And while we’re on the topic: it’s weird to say it, but I don’t think I actually enjoy “competitions”, in the broadest possible sense as a type of interpersonal interaction, much at all. The approximate reason is that I dislike losing much more than I like winning, so the expected value is rather low. It’s not so much that I strongly hate losing as it is that winning, for me, gets tempered by feeling bad for the people who lost.7 I liked everything I got to do and everybody I got to meet while preparing for these competitions, which I’ve already talked about enough. I enjoyed solving olympiad problems, and I’m sure that I’d find a math competition infinitely more enjoyable than a competition on some random topic I care nothing about, but the inherent nature of competition itself? Meh.
Overall these considerations are what shaped my (lack of) participation in the Putnam competition in college. I took the class informally known as the Putnam seminar freshman fall, got to hang out with a few more math nerds, and took the Putnam because that was what I was supposed to do, but in the contexts of future years it became apparent that the Putnam was a math competition stripped down to the parts I enjoyed the least (and there was no way I would do well enough to make up for the experience with money).8 So it made sense to stop.
You know what would be cool? Same setup as the IMO, people from all across the world solving olympiad problems in a room, except we’re all working together to get a high enough total score to beat the final boss in an alternate reality game or something. I haven’t thought this out and I’m pretty sure it makes no sense. But it would be cool.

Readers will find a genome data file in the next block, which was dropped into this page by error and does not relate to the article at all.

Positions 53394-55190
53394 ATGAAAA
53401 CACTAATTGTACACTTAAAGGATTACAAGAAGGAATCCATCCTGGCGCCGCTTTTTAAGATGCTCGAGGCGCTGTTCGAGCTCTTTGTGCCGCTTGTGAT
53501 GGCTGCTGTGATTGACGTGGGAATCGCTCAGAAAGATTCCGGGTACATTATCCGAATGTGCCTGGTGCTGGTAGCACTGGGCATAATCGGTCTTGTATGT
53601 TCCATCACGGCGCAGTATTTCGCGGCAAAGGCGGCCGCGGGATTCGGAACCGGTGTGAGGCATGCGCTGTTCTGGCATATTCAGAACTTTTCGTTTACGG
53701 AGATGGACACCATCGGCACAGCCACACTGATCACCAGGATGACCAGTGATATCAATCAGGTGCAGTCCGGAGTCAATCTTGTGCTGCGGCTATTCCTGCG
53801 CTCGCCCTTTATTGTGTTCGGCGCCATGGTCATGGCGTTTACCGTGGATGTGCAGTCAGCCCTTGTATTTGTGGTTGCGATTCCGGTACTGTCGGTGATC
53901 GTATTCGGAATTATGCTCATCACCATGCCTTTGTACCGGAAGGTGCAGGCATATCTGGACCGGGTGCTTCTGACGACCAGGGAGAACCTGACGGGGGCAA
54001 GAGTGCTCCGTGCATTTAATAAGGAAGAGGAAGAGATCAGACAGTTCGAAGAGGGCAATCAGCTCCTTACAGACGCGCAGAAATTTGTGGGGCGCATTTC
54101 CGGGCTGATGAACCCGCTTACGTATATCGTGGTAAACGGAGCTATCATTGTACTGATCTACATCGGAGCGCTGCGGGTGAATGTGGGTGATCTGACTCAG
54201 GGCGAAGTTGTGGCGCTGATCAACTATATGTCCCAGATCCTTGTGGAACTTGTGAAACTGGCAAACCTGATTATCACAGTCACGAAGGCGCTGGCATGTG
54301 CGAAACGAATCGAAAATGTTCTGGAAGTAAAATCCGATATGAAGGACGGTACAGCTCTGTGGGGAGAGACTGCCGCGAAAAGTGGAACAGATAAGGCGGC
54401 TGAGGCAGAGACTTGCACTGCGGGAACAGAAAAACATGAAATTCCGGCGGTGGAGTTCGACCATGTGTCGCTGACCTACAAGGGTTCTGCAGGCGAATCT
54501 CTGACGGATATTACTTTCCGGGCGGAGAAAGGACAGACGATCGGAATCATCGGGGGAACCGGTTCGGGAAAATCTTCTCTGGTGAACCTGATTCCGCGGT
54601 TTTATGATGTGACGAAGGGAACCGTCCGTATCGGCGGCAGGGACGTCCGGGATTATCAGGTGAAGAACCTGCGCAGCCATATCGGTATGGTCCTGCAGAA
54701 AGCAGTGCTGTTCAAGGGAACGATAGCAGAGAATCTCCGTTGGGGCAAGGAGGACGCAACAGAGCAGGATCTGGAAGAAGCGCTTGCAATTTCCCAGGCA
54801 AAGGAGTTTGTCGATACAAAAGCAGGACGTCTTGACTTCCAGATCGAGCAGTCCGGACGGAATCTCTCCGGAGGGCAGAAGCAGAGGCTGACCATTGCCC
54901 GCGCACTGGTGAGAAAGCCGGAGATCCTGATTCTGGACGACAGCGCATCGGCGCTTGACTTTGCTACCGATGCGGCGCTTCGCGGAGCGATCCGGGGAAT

In any case, had I thought more carefully about all of these things, I might have gotten more value and satisfaction out of math competitions and decided to continue doing them. Or I might just as well have decided at a similar point that I was better off doing other things. But since I hadn’t done this thinking, the olympiads I did attend just left me feeling vaguely like I was missing something. After the novel experiences of being with like-minded peers who were as good as math as I was and the struggle and exhilaration of practicing, competing, and finally succeeding at my own goals, doing more olympiads felt like it would only be a (time-consuming, unreliable) way to acquire scholarships and impress colleges even more, and I didn’t see how I’d get more out of more competitions. Why not let other people have the peer group and go through the experience?
So far I’ve tried to phrase everything in this post in terms of my personal experience with and changing attitudes towards competitions, since I don’t have much confidence about other people’s experiences with competitions, which is exactly because I drifted away from the contest scene. But I have spent a lot of time wondering about whether I have any critique about olympiads in general.
Probably the most commonly heard critique is the “mantra” that math competitions are different from math research: how research problems take much longer to solve, are less “cut-and-dried” (as Terence Tao put it), and so on. Instead of going over these arguments in detail, I will just link to Evan Chen’s counterargument, which links to plenty of them. Evan argues that, although the “mantra” may be literally true, it’s too often used to criticize olympiads by implying that skill at math competitions is somehow not valuable or “virtuous”, while skill at math research is. The “mantra” is used to recruit math competitors into math research by suggesting that math research is somehow the one true test of skill and devaluing their accomplishments, which is harmful because the skills and accomplishments of math competition have inherent value and are too important to be confined to careers in math research. I am somewhat torn on the post, as you can see from my comments there, but now I fully agree with the core I summarized here; we’ll come back to it and some other ideas mentioned there later.